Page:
Godknows says, Who put him up there? Why did they put him up?

Well, whose face would you rather, your father’s? Bastard says. He elbows Godknows out of the way and steps to the wall to study the president. It’s early morning but the sun is already high above our heads, searing us like we owe it money. In the distance, radios blare the morning news but it doesn’t take long before the sound cuts out. Years ago it used to be you’d hear all kinds of noise from people mad at the power cuts but not anymore.

Down the main road, cars drive drunken-like to dodge potholes. When they approach us heads stick out the windows to look. We turn from the wall and watch the cars with the sun in our eyes and stand akimbo, posing like we made the posters ourselves. Now and then somebody shouts, whistles, pumps a fist in approval, and we pump fists back, proud because standing here under the president like this makes us feel something strange and awesome in the pits of our stomach.

Those numbers don’t even need to be there, it’s like they’re just spoiling things, Sbho says, nodding at the posters.

Can’t you see it says ninety? Godknows says.

Of course we can see that, any idiot can, I say.

Well, then it’s only a number, it doesn’t need to stand for anything, like look over there at that yellow sign that says 25, who said it must mean something? Godknows says.

Or maybe that’s just his favorite number, like mine is twelv—

You all are dunderheads and you just need to stop talking, Chipo says, and I laugh, shield my eyes with my hand. Jesus, the sun.

That’s his age. Don’t you know it’s his birthday tomorrow and there’s a big party at Fields stadium? That’s why they have all these posters, Stina says. He leans against the wall and relaxes into it, rubs his arms like it’s cold under the sun. We look at the president anew now, like we’ve never seen him in our lives. Stina knows everything but on this one I think maybe he doesn’t know what he is talking about, I mean, even Khulu, my grandfather, doesn’t look this great and he is not even close to ninety. Khulu just looks like a proper old person—wrinkled skin, stooping back, grey hairs. Something is wrong with his left knee and mother can’t raise the money the hospital wants for an operation even though she works and works and works, so that adds to Khulu’s old person’s gait. He also has this habit of just dozing all over the place, and forgets stuff, and says things that do not make sense, like this morning I gave him his tea black because there was no milk, and he looked at me real hard and said, Is there sense eating like paupers with all this wealth that we fought for? and I had to suppress a giggle and look next door at NaNqo wringing her laundry so Khulu didn’t see I thought he was plain crazy.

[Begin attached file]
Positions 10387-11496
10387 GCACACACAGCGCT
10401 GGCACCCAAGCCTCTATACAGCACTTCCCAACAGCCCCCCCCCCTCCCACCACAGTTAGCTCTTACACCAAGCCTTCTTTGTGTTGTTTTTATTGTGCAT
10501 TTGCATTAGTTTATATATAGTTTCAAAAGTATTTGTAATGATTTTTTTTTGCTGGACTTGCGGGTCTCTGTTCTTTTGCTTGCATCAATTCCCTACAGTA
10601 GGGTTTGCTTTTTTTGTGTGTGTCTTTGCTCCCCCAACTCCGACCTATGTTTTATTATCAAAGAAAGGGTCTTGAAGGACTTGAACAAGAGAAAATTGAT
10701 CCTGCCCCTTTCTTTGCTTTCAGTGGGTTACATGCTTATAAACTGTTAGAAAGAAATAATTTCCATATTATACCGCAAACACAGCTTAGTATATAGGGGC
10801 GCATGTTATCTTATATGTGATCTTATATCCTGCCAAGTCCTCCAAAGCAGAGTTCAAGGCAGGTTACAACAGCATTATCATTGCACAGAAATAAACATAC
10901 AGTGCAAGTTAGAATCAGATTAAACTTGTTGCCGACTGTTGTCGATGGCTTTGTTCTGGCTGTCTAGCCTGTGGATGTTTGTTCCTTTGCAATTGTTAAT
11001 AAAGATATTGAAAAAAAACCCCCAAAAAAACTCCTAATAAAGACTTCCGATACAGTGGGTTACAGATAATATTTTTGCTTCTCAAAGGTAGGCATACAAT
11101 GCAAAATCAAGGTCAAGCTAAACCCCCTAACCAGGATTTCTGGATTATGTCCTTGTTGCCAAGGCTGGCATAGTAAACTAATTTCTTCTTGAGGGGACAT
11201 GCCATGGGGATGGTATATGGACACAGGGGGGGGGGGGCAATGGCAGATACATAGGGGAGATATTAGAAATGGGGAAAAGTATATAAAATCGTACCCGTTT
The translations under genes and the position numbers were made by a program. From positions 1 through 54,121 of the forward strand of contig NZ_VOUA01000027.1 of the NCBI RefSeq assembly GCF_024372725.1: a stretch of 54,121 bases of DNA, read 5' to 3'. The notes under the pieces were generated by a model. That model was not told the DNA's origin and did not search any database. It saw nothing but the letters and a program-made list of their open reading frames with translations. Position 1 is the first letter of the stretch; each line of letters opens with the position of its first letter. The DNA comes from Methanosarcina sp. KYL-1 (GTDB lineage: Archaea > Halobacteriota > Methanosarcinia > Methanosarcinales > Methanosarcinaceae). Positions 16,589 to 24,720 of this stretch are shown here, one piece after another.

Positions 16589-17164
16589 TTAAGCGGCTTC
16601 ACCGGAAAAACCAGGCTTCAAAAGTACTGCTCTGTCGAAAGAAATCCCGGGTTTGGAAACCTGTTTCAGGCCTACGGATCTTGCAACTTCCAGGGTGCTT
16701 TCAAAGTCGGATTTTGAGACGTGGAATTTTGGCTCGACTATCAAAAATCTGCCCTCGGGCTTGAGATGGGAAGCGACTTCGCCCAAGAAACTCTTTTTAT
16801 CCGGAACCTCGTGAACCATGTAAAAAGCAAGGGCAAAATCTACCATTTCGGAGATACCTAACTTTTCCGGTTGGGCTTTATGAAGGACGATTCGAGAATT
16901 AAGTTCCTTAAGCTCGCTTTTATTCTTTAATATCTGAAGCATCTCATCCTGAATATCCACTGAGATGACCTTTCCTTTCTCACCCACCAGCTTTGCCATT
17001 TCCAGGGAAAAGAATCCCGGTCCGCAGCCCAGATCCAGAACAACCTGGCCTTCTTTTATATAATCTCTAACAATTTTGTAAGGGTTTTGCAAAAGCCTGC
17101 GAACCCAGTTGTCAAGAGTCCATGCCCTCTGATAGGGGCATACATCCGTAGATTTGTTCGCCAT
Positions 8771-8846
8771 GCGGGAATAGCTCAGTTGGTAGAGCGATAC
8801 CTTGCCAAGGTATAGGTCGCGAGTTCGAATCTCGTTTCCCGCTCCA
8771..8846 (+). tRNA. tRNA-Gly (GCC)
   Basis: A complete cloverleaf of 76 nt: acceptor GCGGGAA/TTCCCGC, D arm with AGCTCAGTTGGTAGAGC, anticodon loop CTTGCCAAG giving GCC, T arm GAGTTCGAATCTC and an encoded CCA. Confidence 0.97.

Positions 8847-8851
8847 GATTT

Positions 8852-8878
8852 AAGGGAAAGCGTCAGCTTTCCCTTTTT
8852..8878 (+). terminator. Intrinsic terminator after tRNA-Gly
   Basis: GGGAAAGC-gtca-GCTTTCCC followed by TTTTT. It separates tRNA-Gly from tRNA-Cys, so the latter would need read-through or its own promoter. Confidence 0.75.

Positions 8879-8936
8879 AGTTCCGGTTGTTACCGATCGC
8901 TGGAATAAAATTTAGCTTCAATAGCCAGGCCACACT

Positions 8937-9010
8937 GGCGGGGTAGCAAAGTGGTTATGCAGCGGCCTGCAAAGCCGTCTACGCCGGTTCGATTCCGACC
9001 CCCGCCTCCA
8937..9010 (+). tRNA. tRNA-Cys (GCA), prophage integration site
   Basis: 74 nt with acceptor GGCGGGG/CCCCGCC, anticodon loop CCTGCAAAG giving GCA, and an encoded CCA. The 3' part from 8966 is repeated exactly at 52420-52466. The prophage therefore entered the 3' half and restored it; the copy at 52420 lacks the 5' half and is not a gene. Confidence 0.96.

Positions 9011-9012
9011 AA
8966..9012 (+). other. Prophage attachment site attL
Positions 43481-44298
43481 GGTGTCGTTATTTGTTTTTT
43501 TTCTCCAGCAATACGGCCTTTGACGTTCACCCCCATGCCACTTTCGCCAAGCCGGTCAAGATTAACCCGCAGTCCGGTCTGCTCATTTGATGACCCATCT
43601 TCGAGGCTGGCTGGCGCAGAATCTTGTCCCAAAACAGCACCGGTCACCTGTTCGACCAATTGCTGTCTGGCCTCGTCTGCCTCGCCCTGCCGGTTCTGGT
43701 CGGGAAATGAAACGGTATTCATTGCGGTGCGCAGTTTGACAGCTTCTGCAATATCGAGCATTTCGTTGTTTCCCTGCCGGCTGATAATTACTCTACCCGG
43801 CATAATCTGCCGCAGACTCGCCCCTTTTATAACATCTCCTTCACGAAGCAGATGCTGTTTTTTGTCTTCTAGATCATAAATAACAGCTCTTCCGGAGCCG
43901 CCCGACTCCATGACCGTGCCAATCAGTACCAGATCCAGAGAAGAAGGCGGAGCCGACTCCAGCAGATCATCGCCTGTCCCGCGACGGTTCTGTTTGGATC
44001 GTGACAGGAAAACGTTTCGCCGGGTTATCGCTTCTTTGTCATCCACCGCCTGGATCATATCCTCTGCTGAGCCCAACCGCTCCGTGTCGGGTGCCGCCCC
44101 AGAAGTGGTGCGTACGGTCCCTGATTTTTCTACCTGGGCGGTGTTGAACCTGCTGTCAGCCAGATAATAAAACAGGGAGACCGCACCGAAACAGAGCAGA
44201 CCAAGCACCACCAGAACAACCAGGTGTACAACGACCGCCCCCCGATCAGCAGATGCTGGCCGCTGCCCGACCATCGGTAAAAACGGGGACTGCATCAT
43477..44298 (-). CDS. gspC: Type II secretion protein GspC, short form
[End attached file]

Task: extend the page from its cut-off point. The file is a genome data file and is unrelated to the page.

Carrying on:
The president is so beautiful I wish he were my own grandfather. There are no serious wrinkles on his face. His black skin looks so fresh and finely polished – if you could buy skin, his would be expensive none of us would afford it. And look at his neatly trimmed hair, besides a small hint of grey at the front it’s real nice and black, just like the little strip running from his nose to the top lip. Then he has these clean glasses that just go with his face. I don’t care what Stina says but I’ve never seen a ninety-year-old who looks like this.

Heh, the police are here; I thought maybe they were not coming back after yesterday, Sbho says, pointing down the road.

Why wouldn’t they come? I mean the stupids are here everyday like they heard thieves are born on this road, Bastard says. His voice is disgust, is like he will spit something poisonous.

Down the road, just a little past the shade where people wait for combis to town, the traffic police have gathered. They wear these crazy lime-colored sleeves and carry these boards and notebooks and pens, like they are getting ready to write stories. There are five of them—two women who wear matching hats and grey shirts and navy trousers with these cargo pockets at the side. The men wear shoes the color of dry blood and grey shirts and khaki trousers that match the potholes on the road. We watch them split up so there’s three manning cars coming from town, two on the side manning cars going to town. Already, the short female one is flagging a lorry carrying a squad of men in city council uniforms.